I appreciate your sense here that ‘fullness’ is itself an illusion. I tend to agree– we are always in-between. I also agree that often when we’ve finished our goals we go running after something else. (I am teaching Intro to World Religions this semester, and this conversation is making me think about my class on Buddhism this morning.)

      Emotionally speaking though, I think there is definitely a way that we may feel ’empty’ or like we are ‘running on empty.’ That is where I see a tension between acceptance of our liminality, and a need for ‘filling up,’ so to speak… maybe the acceptance is part of “filling/ fueling up?”

      Thank you again.


  2. As a former “good girl”, I found that maybe we don’t really have to work so hard to be what others think we should be. I feel much better, and more “whole”, since I “gave up the struggle” to “work my hardest” and learned to relax and enjoy the ride following my own “inner compass”. The Patriarchs are so very efficient at drawing up plans for others to obey and work at. Is there a song for “bad girls”? :-)


    1. Hi Barbara,
      There must be a song for “bad girls!” … Probably many ;)
      Hmmm… a number of artists come to mind that I have mixed feelings about. Let me know if you think of a good one.
      Thank you for your comments :)


  3. I’m in a weird position right now – being told not to try my hardest, being reminded about self-care. But how does a person recover those things that might constitute self care when their enjoyment of these things was taken away? People keep saying to me “don’t let them take that away,” and I’m trying… but by the time I realized what was happening, those things already tasted like ash in my mouth. Your piece touched a place of exhaustion I am feeling. I like the comment above, which describes completeness or fullness as illusion. But emptiness… is that also illusion? And if so, how do I break the spell?


    1. Hi Melody,
      The note of exhaustion you resonated with is definitely part of what prompted this post.
      Maybe you will and can discover new forms of self care that will help you reclaim the old ones? Or different avenues that will lead to parallel paths?

      I also like the notion of fullness as illusion– your question about emptiness is an interesting and important one, especially in light of Sarah’s comment below, which references Buddhism… But I am hesitant to speak to that, as I only have a cursory knowledge of the tradition.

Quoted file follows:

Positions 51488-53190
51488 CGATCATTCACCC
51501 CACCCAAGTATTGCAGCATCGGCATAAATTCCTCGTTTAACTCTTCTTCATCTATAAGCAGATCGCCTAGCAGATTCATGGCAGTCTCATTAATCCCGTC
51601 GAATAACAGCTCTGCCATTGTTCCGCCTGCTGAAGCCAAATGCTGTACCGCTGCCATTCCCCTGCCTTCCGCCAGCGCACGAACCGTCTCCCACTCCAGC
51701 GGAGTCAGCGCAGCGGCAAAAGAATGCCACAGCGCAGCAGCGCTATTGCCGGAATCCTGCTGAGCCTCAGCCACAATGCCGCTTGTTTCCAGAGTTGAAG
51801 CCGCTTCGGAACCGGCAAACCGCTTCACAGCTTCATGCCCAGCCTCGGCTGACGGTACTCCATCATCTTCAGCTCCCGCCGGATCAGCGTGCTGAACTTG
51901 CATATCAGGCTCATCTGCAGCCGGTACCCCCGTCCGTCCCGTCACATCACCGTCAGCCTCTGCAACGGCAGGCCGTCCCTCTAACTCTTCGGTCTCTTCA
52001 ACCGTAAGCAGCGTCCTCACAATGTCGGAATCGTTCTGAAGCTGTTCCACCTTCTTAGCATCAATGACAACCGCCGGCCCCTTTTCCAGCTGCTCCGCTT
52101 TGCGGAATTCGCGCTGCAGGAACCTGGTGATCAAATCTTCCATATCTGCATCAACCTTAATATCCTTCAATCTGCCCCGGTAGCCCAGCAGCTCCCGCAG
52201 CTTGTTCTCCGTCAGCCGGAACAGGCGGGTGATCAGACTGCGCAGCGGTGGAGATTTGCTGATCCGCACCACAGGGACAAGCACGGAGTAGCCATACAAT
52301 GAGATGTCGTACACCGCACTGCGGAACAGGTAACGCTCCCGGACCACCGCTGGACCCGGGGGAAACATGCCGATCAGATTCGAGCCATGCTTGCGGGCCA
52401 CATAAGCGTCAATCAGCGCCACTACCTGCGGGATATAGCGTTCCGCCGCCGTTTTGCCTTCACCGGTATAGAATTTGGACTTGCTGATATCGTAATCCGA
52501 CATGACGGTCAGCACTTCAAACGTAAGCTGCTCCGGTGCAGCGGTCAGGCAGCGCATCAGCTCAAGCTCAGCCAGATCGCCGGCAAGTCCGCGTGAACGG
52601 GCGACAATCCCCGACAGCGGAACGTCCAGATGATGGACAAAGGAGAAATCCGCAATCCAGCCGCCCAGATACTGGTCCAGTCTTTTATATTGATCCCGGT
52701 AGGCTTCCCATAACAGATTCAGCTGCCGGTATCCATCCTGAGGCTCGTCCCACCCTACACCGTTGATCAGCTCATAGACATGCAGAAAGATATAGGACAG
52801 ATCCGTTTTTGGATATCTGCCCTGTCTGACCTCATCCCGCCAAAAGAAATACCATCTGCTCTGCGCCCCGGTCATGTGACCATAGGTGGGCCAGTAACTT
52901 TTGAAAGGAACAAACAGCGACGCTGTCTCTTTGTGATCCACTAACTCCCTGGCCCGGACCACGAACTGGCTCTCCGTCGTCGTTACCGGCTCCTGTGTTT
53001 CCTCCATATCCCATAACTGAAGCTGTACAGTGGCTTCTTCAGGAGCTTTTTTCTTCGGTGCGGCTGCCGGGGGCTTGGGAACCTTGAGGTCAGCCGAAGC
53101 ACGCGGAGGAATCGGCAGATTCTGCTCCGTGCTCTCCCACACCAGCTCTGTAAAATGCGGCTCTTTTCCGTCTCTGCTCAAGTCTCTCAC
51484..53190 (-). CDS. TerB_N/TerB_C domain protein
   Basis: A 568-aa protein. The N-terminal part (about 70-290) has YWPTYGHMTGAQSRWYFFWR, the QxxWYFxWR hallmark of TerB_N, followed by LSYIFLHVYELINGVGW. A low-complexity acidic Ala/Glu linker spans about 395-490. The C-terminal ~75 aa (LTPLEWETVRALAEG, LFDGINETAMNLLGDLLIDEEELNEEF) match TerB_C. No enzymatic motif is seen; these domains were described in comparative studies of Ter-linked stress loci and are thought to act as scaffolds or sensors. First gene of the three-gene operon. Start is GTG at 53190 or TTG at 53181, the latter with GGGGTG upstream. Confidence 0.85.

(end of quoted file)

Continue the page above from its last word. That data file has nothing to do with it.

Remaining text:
I do hope though, that you find rest in the exhaustive process you are in– I wish both you and I some rest.
      Thank you Melody.


  4. Thanks Sara. If you are not a person of faith you can still pursue spirituality. Zen is definitely a path not dependent on belief, but simply awareness in the here and now. An old story says that if you want to know what Zen is, wash your teacup.


    1. Thank you Sarah. As I mention above, I have recently had some opportunity to study some Buddhist thought; and much of what I have been studying speaks to issues in my post here and the conversations we are having in these comments.

      I have pursued some spirituality since leaving the faith tradition of my family; which I have written about in some other posts. But as this blog may convey, I have found myself frustrated of late. Actually, I have been specifically frustrated with the issue of belief– so your comment is apropos.


      1. Hi Sara,

        Such an intimate post, thank you. I’m not sure why – could be aging, wisdom, spiritual maturity, acceptance or survival – but I am finding that I measure things less and less. I’ve been working on a doctorate for four years and while I’m glad to be finished the course work and just about finished the dissertation proposal, I find I’m truly in the moment with it. Which is a good thing as I’m also raising my 6-year-old granddaughter. Working on my MA as a single mother of two was very different and I was constantly under stress about every possible measurement of time/completion/childcare, etc…

        Perhaps I have internalized the notion that the journey’s the thing and that there really is no finish-line.

        Blessings, Ann


  5. Thank you thank you Sara for your post and for being spirit to matter conversion unit. I love sitting in silence and listening to the sounds of nature around me as a way to nourish my spirit and renew myself.
    Fill that glass up with bird songs! Keep us posted on what is working.


  6. hello Sara – I hear what your post is saying … at the moment I have the same card ( that I pulled a few weeks back ) on the side cupboard next to my bed …. I’m blossoming – indeed…… the house is a blossoming mess….. my thoughts, ideas, plans are half way here and there and thriving is hard when surviving is the order of most days …. I was away for the weekend and walking and sitting in Mother earth -such a healing uplifting thing to do. Making it a ritual each day is what seems to ground me in the now, bring balance and lift the spirit and reading these kind of posts help nourish my soul… thanks for your lovely post. Blessed be


  7. I returned recently from a retreat that filled my cup to overflowing. While there we read “The Radiance Sutras,” and I continue to read them everyday since. They have changed my meditation practice, so that almost anything can be my “mantra” (of focus), and any little thing refills my cup again. Take a look at them, Sara. I think they’ll feed you as well.